Concentric Bottom Bracket

Discussion in 'Cycling Equipment' started by Alexander Kahn, Feb 13, 2003.

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  1. Hi there. I've seen this mentioned in descriptions for bikes and was curious as to what it meant. Is
    it a significant feature? What's a concentric bottom bracket?
    --
    Alexander Kahn
     
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  2. lisated

    lisated Guest

    Alexander Kahn <[email protected]> wrote:

    > Hi there. I've seen this mentioned in descriptions for bikes and was curious as to what it meant.
    > Is it a significant feature? What's a concentric bottom bracket?

    I suspect you mean ECCENTRIC bottom bracket. The spindle is mounted in an eccentric, which when
    turned, will tighten and loosen the chain as appropriate. They are found wherever chain tension must
    be adjusted in the absence of a sprung derailer, such as a single speed with vertical dropouts, or
    the front chain on a tandem.

    --
    Ted Bennett Portland OR
     
  3. A Muzi

    A Muzi Guest

    "Alexander Kahn" <[email protected]> wrote in message news:[email protected]...
    > Hi there. I've seen this mentioned in descriptions for bikes and was curious as to what it meant.
    > Is it a significant feature? What's a concentric bottom bracket?

    It's the default mode. As opposed to some loopy modern bikes which, having no other provision for
    chain tensioning , incorporate a tandemlike eccentric BB. The eccentric holds the bearing assembly
    and is rotated to move the spindle closer or farther from the rear axle.

    --
    Andrew Muzi http://www.yellowjersey.org Open every day since 1 April 1971
     
  4. [email protected]
    > I suspect you mean ECCENTRIC bottom bracket. The spindle is mounted in an eccentric, which when
    > turned, will tighten and loosen the chain as appropriate. They are found wherever chain tension
    > must be adjusted in the absence of a sprung derailer, such as a single speed with vertical
    > dropouts, or the front chain on a tandem.

    Aha, that is what i mean. Now I see what's going on on those Jericho frames and that Phil Wood
    frame... Thanks. What tools are needed to adjust this type of bottom bracket (for the chain
    tension)? Does the frame need to allow for a special bottom bracket?
    --
    Alexander Kahn
     
  5. x

    x Guest

    RE/
    >What tools are needed to adjust this type of bottom bracket (for the chain tension)? Does the frame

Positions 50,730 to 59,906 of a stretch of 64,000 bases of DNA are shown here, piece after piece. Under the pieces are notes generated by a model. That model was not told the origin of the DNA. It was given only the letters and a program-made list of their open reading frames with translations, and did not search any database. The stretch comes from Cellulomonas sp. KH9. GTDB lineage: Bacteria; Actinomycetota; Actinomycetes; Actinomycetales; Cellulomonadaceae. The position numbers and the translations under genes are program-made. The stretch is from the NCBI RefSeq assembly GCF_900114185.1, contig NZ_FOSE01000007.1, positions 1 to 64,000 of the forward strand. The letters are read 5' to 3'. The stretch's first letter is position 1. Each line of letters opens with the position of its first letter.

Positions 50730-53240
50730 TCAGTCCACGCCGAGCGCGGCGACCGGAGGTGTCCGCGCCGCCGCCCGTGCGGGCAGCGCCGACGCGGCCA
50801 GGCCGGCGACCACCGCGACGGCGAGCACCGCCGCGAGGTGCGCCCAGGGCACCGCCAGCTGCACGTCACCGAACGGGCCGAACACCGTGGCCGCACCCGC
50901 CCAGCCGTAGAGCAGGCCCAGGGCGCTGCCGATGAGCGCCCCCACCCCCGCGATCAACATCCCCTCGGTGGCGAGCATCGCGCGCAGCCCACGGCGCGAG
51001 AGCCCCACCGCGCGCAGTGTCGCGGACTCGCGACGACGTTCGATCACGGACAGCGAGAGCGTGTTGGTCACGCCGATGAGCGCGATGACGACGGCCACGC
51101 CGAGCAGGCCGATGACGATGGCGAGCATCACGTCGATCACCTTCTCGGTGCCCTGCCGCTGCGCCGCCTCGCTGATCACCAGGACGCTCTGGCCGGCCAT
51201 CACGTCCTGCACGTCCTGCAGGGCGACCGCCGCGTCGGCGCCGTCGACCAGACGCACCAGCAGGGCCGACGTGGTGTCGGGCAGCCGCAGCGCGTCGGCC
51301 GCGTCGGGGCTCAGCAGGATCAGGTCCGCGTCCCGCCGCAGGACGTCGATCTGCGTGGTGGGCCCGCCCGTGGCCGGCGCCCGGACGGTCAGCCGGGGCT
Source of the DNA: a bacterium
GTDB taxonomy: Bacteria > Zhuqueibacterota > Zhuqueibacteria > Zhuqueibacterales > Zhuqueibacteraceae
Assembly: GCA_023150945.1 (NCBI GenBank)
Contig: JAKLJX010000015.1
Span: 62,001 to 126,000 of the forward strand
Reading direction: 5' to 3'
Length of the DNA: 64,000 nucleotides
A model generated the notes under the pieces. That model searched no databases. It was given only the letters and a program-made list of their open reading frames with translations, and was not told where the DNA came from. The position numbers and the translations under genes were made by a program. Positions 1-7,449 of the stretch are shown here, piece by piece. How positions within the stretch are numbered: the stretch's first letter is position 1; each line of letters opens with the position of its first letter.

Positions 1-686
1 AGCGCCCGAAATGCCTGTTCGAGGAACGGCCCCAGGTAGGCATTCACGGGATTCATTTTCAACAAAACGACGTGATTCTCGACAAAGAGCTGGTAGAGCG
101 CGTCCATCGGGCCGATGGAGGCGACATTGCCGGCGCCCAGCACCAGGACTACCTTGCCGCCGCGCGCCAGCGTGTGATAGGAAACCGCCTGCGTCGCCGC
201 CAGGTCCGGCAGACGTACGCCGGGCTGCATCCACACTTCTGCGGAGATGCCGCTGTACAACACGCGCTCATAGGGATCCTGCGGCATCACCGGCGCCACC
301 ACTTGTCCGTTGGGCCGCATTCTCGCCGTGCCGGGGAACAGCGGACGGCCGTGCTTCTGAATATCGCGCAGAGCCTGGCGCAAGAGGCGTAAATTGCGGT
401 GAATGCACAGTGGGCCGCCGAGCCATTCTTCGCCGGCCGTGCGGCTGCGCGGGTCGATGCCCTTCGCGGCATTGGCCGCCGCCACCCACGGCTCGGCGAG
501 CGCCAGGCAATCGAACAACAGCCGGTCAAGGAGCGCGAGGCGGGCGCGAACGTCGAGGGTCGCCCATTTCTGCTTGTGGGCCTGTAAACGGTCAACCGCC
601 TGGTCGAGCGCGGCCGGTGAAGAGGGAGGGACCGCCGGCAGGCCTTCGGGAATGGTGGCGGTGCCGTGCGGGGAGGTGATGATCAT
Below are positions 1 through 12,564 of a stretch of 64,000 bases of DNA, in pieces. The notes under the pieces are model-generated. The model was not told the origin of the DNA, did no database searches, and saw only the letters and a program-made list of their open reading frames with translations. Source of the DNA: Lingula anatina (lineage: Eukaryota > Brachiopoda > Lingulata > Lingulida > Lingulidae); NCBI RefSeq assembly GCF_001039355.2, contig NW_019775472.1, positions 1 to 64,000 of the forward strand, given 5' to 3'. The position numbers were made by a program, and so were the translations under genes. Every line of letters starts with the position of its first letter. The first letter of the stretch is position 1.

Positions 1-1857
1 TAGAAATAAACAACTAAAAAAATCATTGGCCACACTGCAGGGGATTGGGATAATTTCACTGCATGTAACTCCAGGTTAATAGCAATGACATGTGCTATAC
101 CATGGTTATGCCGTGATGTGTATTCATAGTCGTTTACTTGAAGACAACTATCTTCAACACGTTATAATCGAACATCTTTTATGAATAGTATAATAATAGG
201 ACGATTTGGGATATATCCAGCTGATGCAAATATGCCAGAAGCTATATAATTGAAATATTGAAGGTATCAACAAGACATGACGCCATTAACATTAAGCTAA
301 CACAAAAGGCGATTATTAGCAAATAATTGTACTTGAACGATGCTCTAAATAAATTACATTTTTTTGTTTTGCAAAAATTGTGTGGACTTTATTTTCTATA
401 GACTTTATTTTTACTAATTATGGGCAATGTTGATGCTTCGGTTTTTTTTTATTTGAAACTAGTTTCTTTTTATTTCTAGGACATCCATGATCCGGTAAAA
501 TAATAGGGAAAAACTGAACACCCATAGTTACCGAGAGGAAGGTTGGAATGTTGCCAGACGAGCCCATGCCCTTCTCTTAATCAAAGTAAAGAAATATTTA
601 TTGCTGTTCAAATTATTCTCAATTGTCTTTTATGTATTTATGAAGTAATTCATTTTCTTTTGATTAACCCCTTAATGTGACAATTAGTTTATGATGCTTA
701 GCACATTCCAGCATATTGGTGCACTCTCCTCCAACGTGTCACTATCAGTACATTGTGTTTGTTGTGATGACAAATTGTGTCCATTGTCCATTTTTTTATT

>need to allow for a special bottom bracket?

    Something called a "pin wrench" is the right way to do it. Hand pressure works too.

    The frame needs a totally different housing down there.
    -----------------------
    PeteCresswell
     
  6. A Muzi

    A Muzi Guest

    > > I suspect you mean ECCENTRIC bottom bracket. The spindle is mounted in an eccentric, which when
    > > turned, will tighten and loosen the chain as appropriate. They are found wherever chain tension
    > > must be adjusted in the absence of a sprung derailer, such as a single speed with vertical
    > > dropouts, or the front chain on a tandem.

    "Alexander Kahn" <[email protected]> wrote in message news:[email protected]...
    > [email protected] Aha, that is what i mean. Now I see what's going on on those Jericho frames
    > and that Phil Wood frame... Thanks. What tools are needed to adjust this type of bottom bracket
    > (for the chain tension)? Does the frame need to allow for a special bottom bracket?

    Indeed the frame's "hanger" or "bottom bracket shell" is usually made much larger to accomodate an
    eccentric. Ideally the eccentric is large enough to allow 1/2" of total fore/aft adjustment, the
    length of a chain link. Eccentrics usually have normal ISO threading, so any crank bearing assembly
    may fbe fitted. Most models are simply held in place with a pairof allen bolts.

    http://www.yellowjersey.org/photosfromthepast/ECC_MUZI.JPG

    Note the binder bolts on the left in the photo. They are regular seatpost binders. You can see how
    the aluminum liner rotates to change the position of the crank spindle relative to the rest of the
    bike. The binder bolts need not be tight at all - much less than a seatpost bolt's torque - as there
    is no force acting to turn the eccentric. Santanas for example use a 5mm grub screw with a 3mm allen
    key head and that's probably overkill.

    --
    Andrew Muzi http://www.yellowjersey.org Open every day since 1 April 1971
     
  7. A Muzi

    A Muzi Guest

    > RE/
    > >What tools are needed to adjust this type of bottom bracket (for the chain tension)? Does the
    > >frame need to allow for a special bottom bracket?

    "(Pete Cresswell)" <[email protected]> wrote in message news:[email protected]...
    > Something called a "pin wrench" is the right way to do it. Hand pressure
    works
    > too. The frame needs a totally different housing down there.

    You're right about the "pin wrench", Pete and that's one of my pet peeves. There's no reason to
    leave them with those diminutive inadequate dimples when you can sink a couple of nice ample 8mm
    holes in the thing. http://www.yellowjersey.org/photosfromthepast/ECC_MUZI.JPG Who carries a pin
    tool around anyway?

    --
    Andrew Muzi http://www.yellowjersey.org Open every day since 1 April 1971
     
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